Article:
By Bo Peabody
As an owner and connoisseur of high-end restaurants, I’m surprised that within the range of restaurant ratings and reviews—from the user-generated to the professional—no one has a clear and consistent methodology rooted in modern data analysis practices. I created a new company, Renzell, to change that.
Restaurants hold a unique place in our city’s and country’s landscape, above and beyond the service of food. They are an art form, a source of cultural inspiration, and a force for economic change.
Critiquing any art form is a delicate balance of context, appreciation, history, and bias, and restaurants are no different. It’s true for professional reviewers at places like The New York Times or The Michelin Guide—for which anonymity, subjectivity, and natural human biases create a whole set of unique challenges—as well as for the casual diners who are enabled to post reviews on Yelp and Google—for which frequency, familiarity, and context make people uniquely unqualified to critique.
Finding a middle ground—between a single subjective review and the screed of the masses—means applying a statistical methodology in how critics are chosen, how data is collected, and how that data is analyzed. It requires curating small group of people, but diverse enough to account for a range of biases and large enough to supply a meaningful data set. And it requires collecting a uniform and cross-sectional data set to create an accurate assessment about how any individual restaurant performs on a regular basis.
Paul Meehl, one of the 20th century’s most prominent American psychology professors, published a short but highly influential book that helped define his prominence in 1970 called Clinical vs. Statistical Prediction: A Theoretical Analysis and a Review of the Evidence. Meehl, who taught at The University of Minnesota (and was, for a time, the President of the American Psychology Association), analyzed the success of predictions by comparing the subjective observations of trained experts versus those made by systematically analyzing a structured set of data points.
Dr. Meehl analyzed everything from predicting criminal recidivism, diagnosing psychological maladies, and the future academic performance of students. In sixty percent of the cases, data analysis produced a more accurate assessment than the predictions of trained experts. (In the other forty percent the comparisons resulted in a draw, which is equivalent to a win for the data as it is more efficient to analyze data than to do subjective analysis.)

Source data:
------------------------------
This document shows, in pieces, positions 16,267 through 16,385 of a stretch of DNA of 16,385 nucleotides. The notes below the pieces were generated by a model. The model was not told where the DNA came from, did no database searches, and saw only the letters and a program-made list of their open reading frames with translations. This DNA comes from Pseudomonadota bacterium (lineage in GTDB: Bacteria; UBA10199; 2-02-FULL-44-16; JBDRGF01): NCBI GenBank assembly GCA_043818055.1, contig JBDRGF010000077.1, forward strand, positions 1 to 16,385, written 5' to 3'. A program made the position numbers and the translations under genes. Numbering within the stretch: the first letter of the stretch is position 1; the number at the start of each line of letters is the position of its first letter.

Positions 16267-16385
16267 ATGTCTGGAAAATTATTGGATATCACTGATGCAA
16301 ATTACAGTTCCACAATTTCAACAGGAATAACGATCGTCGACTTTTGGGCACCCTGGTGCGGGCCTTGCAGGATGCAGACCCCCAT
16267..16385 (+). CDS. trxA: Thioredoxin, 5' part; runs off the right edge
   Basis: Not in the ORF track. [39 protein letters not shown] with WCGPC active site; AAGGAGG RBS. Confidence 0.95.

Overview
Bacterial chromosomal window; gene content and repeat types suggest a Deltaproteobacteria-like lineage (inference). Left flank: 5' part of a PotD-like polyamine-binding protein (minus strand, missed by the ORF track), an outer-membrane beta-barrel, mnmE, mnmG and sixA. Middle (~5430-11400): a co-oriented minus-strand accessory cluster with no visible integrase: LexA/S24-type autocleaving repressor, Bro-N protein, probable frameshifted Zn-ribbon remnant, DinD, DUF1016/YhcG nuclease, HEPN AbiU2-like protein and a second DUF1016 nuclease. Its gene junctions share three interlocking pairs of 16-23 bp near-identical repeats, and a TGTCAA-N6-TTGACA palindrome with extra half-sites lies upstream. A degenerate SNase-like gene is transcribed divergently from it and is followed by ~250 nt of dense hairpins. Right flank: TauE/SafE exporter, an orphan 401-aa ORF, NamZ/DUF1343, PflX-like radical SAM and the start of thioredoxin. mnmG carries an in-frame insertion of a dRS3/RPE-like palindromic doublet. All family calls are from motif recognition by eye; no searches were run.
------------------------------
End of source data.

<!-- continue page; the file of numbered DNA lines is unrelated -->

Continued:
It has become almost commonplace these days for companies and industries to use data science and analysis to determine the best approaches and to find the right answers. So why not restaurants? At Renzell, we take exactly this data-driven approach. We take no stock in supposed experts and even less in the wisdom of the crowd. We believe that regular, consistent patrons of a restaurant who provide a consistent data set can create the right feedback we need to produce the most accurate ratings. These patrons are our selected members (we accept applications through renzell.com) and they tell us about each and every experience they have at the restaurants we cover.
Where the traditional reviews and rating system put the bulk of their focus on the food, Renzell’s system takes the totality of a diners experience, from the way they were greeted to the comfort of the seats to the temperature of the food to the presentation of each dish. Renzell looks at eight attributes—cocktails, design, food, hospitality, service, value, vibe, and wine/sake—and asks diners to weigh in about every aspect. Roughly a third of your time in a restaurant is spent eating, the rest (how you were seated, the pacing between courses, your request for a new napkin) is filled with nuanced experiences that are equally as important.
Renzell collects thousands of data points in order to obtain the full scope of the experience, and how it compares to other experiences. Not simply whether the halibut was too cold, the maitre d' was impolite, or the soundtrack was too loud. Restaurants, after all, like any artistic venture, are made up of many attributes, and we want to understand the entirety of the experience. Renzell’s system delivers a holistic assessment of what dining out can and should be for anyone on any night. Not what it was like for one person on one night.
With a uniform data set and a constantly tuning algorithm to analyze the data, Renzell can do for restaurants what Dr. Meehl did for his psychological study: to accurately predict which restaurants consistently deliver on their promise and how likely they are to perform in any given category for the next guest.